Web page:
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A Homeowners Guide to Buying a HUD Home

Buying a home is easily the most expensive investment many of us will ever make, so it should come as no surprise that scoring a deal on your dream home would be at the top of nearly everyone’s wish list. 

While there are a variety of programs designed to help reduce the amount of money you might have to pay as a down payment or the interest you’ll be obligated to bundle into your principal loan amount, maybe no deal on a home is quite as aggressive as buying a HUD home.

But what is a HUD home and how is the sale process different for HUD houses compared to standard listings? Let’s take a closer look. 

What Is a HUD Home?

HUD houses, short for the U.S. Department of Housing and Urban Development, are homes where the original mortgage (insured by the Federal Housing Administration) has gone into foreclosure.

Once the default or foreclosure is finalized, the government becomes the official owner of the home and then tries to sell the house back to the public to help recoup some of the expenses.

Unlike some other government programs or subsidies for buying a home, there are no stipulations regarding who is allowed to purchase or live in a HUD home.

If you’re attempting to purchase one of these discounted properties, you either need the cash available to cover the sale or to qualify for a loan by a mortgage lender.

In some cases, the government will restrict the sale to people who plan to live in the home as their primary residence rather than people who plan to purchase the home as an investment property to flip. 

Tips for Buying a HUD Home 

As you can imagine, HUD homes aren’t necessarily common on the market and may be sold quickly to aggressive buyers or investors. For these reasons, the following tips can help prepare you for the unique process that is buying a HUD home!

1. Know the Difference Between Insured and Uninsured HUD Homes

One of the first considerations for purchasing a HUD home is understanding the fundamental difference between an insured HUD property and an uninsured HUD property. 

In many cases, uninsured homes need more extensive repairs, making those purchases better suited for investors looking to flip the property for a profit. A home that’s naturally in batter shape is more often insured and makes a good fit for owner-occupants.

Insured HUD homes are also eligible for FHA loans, which means you may also qualify for a reduced down payment or aggressive interest rate in addition to the competitive list price.

2. Be Your Own Research Advocate 

While you can (and ultimately should) enlist the help of a real estate agent who specializes in HUD homes, you should also be prepared to do a fair amount of research yourself.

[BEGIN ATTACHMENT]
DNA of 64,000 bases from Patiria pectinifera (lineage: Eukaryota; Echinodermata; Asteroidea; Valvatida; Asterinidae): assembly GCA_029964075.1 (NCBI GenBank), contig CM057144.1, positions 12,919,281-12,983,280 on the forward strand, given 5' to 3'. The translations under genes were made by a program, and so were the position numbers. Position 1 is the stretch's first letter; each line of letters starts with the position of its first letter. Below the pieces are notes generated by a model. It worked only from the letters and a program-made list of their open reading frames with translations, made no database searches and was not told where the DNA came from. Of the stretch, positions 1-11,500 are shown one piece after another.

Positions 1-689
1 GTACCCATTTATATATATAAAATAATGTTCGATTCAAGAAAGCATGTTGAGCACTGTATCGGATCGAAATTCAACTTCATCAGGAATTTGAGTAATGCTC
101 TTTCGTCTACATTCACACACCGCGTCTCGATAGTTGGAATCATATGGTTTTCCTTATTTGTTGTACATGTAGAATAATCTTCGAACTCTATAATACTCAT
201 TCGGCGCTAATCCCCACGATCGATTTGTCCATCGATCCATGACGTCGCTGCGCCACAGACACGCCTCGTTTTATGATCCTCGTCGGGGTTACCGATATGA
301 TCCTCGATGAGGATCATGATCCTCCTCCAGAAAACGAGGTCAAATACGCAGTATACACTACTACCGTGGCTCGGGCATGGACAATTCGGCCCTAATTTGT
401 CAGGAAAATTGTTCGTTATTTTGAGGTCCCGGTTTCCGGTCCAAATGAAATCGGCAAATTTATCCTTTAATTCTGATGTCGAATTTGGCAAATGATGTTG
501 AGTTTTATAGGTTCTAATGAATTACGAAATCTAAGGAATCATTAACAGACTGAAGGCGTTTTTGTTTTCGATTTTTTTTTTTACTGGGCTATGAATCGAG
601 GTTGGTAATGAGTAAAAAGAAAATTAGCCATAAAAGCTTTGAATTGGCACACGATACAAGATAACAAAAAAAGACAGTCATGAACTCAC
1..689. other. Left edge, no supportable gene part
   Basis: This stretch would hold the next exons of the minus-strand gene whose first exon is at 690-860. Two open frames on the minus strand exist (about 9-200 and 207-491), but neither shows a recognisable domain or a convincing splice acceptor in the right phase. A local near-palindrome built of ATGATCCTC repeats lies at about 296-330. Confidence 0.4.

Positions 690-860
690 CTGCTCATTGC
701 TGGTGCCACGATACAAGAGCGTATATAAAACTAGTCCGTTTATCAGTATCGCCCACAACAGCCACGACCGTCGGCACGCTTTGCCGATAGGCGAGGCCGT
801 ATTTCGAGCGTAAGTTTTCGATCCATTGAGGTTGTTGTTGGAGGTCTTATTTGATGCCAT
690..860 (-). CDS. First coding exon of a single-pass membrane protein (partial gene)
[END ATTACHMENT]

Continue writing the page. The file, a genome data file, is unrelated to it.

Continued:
Once you know what you’re looking for in a home, you should plan to utilize an authorized HUD home search site to locate properties available for sale in your area.

You can typically sort these by location and other specific parameters to ensure you’re constantly aware of local homes that meet your criteria as soon as they come on the market. 

3. Have a Team Ready to Go

In addition to a real estate agent who is familiar with the HUD home sale process, you should also have an inspector lined up and ready to go when a home comes on the market you might be interested in.

HUD houses typically sell faster than standard listings, so it’s important to make sure you’re ready to go when one becomes available in your area. Having an experienced inspector also means you’ll have a professional, impartial opinion regarding the condition and value of the home you’re considering.

One of the most important aspects of buying a HUD property is to be realistic with yourself about both the price and the condition so you know exactly what you’re getting before it’s too late. 

4. Be Prepared to Bid When Buying a HUD Home 

Finding the perfect HUD house (in an ideal condition) is sometimes like finding a needle in a haystack. Because these unicorn properties typically come and go so quickly, don’t be surprised if you’re not the only buyer insisted in taking one off the market. 

Occasionally, buyers may opt to bid over the final price of a HUD home. If this happens to a property you’re interested in purchasing, consult your real estate agent as to how much you should realistically offer to spend in order to secure the home. 

Getting the Best Deal on HUD Houses 

Considering how expensive they can be, getting a good deal on a home is almost like winning the lottery. Buying a HUD home is a unique (and sometimes stressful) process, but the savings can more than make up for the energy you’ll put into finding the right property and putting together an offer. 

With the right financing in place and a little luck on your side, you can not only find the HUD home of your dreams and actually get the buying process started and finalized before someone else beats you to the punch!

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